Reaching The Pass In North Cascades National Park
Photographer: Deby Dixon, North Cascades National Park volunteer
Deby Dixon, who works for the Park Service at North Cascades National Park, took this photo on July 29, 2012. Here's how she described the setting:
These hikers are at Cascade Pass! Look at that view. The glacier covered mountains on the right, in order from closest to furthest are; Magic Mountain, Trapper Mountain, Glory Mountain and McGregor Mountain off in the distance. The Stehekin River runs in Pelton Basin below the pass. I have been told that a family of mountain goats frequent the pass and have personally seen a bear near this area, along with several deer. From the pass one can hike up to Doubtful Lake and Sahale Mountain and camp on the Sahale Arm, provided that they have a backcountry permit and have made arrangements in advance. Campsites are limited! North Cascades National Park has over 300 glaciers, more than any other park, and the waters that run through are brilliant shades of green.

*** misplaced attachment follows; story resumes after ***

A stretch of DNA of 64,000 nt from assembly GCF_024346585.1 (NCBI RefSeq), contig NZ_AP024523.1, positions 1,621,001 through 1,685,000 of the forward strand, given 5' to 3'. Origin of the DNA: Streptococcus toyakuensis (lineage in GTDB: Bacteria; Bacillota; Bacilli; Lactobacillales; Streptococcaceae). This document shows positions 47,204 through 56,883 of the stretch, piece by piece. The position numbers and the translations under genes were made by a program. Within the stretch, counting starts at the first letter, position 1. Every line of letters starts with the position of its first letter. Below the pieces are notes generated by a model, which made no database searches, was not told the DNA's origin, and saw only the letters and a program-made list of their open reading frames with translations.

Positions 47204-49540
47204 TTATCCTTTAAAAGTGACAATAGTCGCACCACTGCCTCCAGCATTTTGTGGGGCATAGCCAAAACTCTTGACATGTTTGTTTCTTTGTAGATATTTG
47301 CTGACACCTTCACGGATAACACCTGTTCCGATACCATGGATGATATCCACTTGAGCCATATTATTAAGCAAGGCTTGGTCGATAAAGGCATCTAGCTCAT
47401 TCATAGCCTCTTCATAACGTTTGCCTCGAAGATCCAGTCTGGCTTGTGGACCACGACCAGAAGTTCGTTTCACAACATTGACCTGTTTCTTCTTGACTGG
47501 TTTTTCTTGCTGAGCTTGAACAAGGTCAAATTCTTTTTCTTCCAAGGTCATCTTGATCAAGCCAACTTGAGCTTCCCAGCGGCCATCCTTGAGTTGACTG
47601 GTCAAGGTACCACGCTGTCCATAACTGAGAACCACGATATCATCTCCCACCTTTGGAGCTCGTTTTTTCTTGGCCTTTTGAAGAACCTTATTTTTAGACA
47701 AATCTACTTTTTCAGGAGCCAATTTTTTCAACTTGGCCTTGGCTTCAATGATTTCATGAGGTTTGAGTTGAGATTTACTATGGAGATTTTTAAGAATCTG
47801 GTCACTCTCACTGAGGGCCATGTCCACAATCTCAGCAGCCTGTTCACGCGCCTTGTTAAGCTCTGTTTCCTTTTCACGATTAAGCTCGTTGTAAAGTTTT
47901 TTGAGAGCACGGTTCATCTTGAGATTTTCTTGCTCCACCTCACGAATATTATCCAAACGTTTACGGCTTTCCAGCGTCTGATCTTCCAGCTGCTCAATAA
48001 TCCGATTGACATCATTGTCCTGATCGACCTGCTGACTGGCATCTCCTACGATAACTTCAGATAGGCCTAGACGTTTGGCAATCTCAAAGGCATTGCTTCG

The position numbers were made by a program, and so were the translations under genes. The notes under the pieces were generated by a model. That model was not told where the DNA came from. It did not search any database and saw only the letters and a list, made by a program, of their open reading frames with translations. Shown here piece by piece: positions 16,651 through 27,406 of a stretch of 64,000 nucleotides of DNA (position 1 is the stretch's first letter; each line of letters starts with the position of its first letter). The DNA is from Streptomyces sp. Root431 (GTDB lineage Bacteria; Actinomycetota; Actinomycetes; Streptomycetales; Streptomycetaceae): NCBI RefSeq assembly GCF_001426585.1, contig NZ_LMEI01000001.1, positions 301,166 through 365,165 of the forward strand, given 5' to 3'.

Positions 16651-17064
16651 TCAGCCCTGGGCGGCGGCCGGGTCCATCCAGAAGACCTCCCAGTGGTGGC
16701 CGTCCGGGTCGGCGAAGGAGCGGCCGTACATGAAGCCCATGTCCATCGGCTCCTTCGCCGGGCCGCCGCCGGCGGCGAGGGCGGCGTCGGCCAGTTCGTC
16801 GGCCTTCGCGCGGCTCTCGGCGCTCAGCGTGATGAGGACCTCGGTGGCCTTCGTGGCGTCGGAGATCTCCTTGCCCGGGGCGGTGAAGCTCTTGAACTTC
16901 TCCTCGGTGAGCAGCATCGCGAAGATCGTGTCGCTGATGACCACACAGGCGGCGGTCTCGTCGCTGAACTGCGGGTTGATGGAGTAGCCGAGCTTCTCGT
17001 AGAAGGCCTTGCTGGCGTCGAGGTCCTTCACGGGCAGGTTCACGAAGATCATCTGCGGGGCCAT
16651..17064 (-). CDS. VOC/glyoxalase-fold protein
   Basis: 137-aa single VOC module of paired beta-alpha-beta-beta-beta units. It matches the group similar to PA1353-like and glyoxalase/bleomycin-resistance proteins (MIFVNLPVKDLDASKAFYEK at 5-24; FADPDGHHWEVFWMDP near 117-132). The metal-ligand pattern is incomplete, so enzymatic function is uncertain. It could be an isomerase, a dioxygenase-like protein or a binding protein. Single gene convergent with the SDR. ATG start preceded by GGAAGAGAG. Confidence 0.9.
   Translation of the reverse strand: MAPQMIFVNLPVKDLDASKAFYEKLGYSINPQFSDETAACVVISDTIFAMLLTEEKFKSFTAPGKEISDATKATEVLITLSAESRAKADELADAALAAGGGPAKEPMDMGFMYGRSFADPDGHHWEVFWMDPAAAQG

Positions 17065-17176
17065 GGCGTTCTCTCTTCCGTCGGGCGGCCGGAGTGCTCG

About this trail! This is one of the best trails I have ever had the good fortune to hike on. At 3.8 miles to the pass and a great place to take in the view while having a picnic, the elevation gain is only 2,000 feet through a series of fairly gentle switchbacks. If you get tired on the way up, take time to relax, eat and soak in the beauty of being absolutely in the middle of nowhere and the possibility of hearing nothing but nature. And perhaps the Mountain Goats will stop by for a visit or a black bear might wander through the valley below. Deer might be spotted in the landscape and don't forget to stop and say hi to the marmots and pikas along the rocky areas of the trail. Just don't feed the wildlife! From Cascade Pass, if you still have energy and want to see even more, Doubtful Lake, towards Sahale Mountain is another 45 minutes of hiking. Remember, getting back to the car is all downhill and an easy hike. As far as mountain, backcountry hikes that will net premium views and experience, this one should be at the top of your list. I have seen young children and adults in their 80's hiking on this trail. No one expresses regret once they see the views from Cascade Pass!On the Web: www.nps.gov/noca